The Minister of Finance has presented the province’s fiscal 2017–18 budget for Saskatchewan on 22nd March 2017. This budget meets the challenge the Government of Saskatchewan is facing by controlling and reducing spending, modernizing and expanding the tax base, ensuring the economy remains strong and returning to balance over three years. The following key changes are included in this budget:
Business income tax
The 2017-18 Budget makes Saskatchewan’s business taxes more competitive with other provinces by reducing the Saskatchewan general Corporation Income Tax (CIT) rate by a half-point effective July 1, 2017 and another half-point effective July 1, 2019. So, from 1st July 2017, the general corporate tax rate will reduce from 12% to 11.5%, and from 1st July 2019, the rate will become 11%. Additionally, the dividend tax credit rate for qualified dividends will be reduced in quarter-point increments for each of the 2017 through 2020 taxation years, to reflect the decrease in the general CIT rate. This change will reduce the dividend tax credit rate for eligible dividends from the current 11% to 10% by 2020 and maintain the current degree of integration between the provincial corporate and personal income tax systems for eligible dividend income. There is no proposed changes for the small-business rate or to the $500,000 small-business limit. With effect from 1st April 2017, the corporation capital tax rate in case of large financial institutions is raised to 4.0 percent from 3.25%. Credit unions will continue to be free from the provincial capital tax. Again, effective 1st April 2017, the commissions paid to businesses for the collection and remittance of taxes are discontinued.
Individual income tax
The 2017-18 Budget contains several personal income tax (PIT) adjustments. The 2017-18 Budget reduces taxes for every Saskatchewan income tax payer at every level of income by reducing Saskatchewan’s three PIT rates by a half-point effective July 1, 2017 and another half-point effective July 1, 2019. These reductions will help to foster greater productivity and investment within the provincial economy. The Employee’s Tools Tax Credit is abolished effective for the 2017 taxation year. Saskatchewan is continuing the Graduate Retention Program. Effective 1st July 2017, the post-secondary education and tuition tax credits are rejected. The Labor-sponsored Venture Capital Tax Credit rate is decreased from 20% to 15% and will effect for the 2018 taxation year. Taxpayers have the right to claim for refund the unused amounts carried forward from previous years, but new credits cannot be earned after 30th June 2017. The Budget also temporarily suspends the annual indexation of the PIT system beginning with the 2018 taxation year.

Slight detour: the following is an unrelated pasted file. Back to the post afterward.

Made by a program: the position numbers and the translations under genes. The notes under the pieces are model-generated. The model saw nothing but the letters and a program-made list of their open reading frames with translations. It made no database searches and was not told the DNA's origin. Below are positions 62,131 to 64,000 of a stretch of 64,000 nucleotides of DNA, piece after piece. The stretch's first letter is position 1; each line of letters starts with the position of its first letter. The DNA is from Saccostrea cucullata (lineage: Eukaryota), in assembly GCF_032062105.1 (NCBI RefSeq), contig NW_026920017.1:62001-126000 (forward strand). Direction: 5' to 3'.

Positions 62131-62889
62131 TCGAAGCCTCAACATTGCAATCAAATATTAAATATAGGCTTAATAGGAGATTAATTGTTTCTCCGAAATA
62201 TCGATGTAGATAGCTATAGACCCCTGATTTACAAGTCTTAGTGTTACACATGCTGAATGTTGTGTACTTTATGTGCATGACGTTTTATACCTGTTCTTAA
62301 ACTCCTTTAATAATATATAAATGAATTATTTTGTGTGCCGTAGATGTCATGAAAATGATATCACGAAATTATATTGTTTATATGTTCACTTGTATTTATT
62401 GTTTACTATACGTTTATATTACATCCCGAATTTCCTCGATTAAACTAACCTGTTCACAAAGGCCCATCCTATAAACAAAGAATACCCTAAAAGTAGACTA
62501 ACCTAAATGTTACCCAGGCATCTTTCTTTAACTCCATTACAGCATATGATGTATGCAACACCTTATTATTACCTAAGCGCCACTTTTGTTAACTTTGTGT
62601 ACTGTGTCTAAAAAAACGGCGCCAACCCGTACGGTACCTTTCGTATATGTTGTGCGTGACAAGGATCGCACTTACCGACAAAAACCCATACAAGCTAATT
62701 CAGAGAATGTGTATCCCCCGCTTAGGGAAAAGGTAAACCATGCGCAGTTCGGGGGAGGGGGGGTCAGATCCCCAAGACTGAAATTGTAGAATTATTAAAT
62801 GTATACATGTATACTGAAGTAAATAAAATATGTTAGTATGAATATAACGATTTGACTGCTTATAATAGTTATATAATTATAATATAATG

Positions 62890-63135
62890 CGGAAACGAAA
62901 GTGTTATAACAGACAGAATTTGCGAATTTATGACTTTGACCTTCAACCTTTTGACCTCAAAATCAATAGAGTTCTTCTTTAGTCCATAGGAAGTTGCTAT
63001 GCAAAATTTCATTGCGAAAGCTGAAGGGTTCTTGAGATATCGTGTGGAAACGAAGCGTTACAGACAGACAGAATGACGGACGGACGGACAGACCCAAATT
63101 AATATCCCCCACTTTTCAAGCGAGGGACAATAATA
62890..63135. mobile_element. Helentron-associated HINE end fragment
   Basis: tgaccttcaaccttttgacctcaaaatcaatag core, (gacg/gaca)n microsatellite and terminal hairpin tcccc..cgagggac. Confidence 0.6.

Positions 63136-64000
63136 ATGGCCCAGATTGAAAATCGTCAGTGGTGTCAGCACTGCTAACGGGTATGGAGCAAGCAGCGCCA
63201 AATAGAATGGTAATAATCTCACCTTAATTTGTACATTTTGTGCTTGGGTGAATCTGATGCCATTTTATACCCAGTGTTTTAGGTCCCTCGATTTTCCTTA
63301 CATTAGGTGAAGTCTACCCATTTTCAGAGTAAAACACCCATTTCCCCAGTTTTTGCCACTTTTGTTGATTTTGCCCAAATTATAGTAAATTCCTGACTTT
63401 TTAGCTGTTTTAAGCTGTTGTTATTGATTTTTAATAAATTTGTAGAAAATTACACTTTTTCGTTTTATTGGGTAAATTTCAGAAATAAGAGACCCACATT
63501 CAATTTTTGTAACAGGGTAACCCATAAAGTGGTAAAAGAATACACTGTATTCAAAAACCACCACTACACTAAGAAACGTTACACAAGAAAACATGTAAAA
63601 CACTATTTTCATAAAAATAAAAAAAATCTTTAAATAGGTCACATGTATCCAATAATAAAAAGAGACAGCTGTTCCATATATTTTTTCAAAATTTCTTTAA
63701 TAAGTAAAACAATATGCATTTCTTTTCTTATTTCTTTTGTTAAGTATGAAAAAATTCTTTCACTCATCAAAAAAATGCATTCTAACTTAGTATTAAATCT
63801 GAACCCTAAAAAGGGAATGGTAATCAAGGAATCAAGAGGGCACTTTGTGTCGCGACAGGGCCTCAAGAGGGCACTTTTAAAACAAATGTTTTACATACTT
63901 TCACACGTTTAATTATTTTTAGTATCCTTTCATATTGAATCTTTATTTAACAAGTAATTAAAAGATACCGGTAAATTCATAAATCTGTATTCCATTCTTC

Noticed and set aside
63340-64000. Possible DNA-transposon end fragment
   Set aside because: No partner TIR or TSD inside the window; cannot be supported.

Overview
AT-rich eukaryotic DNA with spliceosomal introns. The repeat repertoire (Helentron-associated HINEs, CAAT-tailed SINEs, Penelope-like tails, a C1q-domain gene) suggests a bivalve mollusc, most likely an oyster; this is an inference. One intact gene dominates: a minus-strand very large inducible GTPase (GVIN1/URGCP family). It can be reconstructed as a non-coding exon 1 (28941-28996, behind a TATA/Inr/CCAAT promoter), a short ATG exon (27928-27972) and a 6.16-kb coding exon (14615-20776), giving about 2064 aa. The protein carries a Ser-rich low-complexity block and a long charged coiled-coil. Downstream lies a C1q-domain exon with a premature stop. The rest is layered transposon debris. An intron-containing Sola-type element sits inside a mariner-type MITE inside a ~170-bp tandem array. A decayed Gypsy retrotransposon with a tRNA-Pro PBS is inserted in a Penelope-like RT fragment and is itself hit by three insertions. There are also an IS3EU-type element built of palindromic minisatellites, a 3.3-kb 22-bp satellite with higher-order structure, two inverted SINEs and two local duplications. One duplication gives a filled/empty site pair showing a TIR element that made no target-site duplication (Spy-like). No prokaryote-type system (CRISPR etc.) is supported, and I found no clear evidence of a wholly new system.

The Provincial Sales Tax (PST) base is being extended in the 2017-18 Budget. . Effective from 23rd March 2017, the PST rate is increased from 5 per cent to 6 per cent and tobacco tax rates are increased from 25¢ to 27¢ per cigarette, tobacco stick or gram of cut tobacco. However, the Budget also manage many of the current PST exemptions for basic needs, including groceries, heating fuels, residential electricity, prescription drugs and reading materials. The 2017-18 Budget excludes the PST exemptions for children’s clothing and for restaurant meals and snack foods. Again, the PST exemption for used cars is continued, but the value of a trade-in will no longer be deductible in determining the PST on the purchase of vehicles that are new or have not been taxed before in Saskatchewan. The PST exemption will also be eliminated for permanently mounted equipment used in the oil and gas sector. These measures are effective from 1st of April 2017.
Fuel Tax Base
The Fuel Tax rate on aviation fuel will continue at 1.5¢ per liter. This Budget removes the current partial fuel tax exemption for bulk purchases of gasoline and reduces the exemption for bulk purchases of diesel fuel to 80 per cent of purchases, effective 1st April 2017.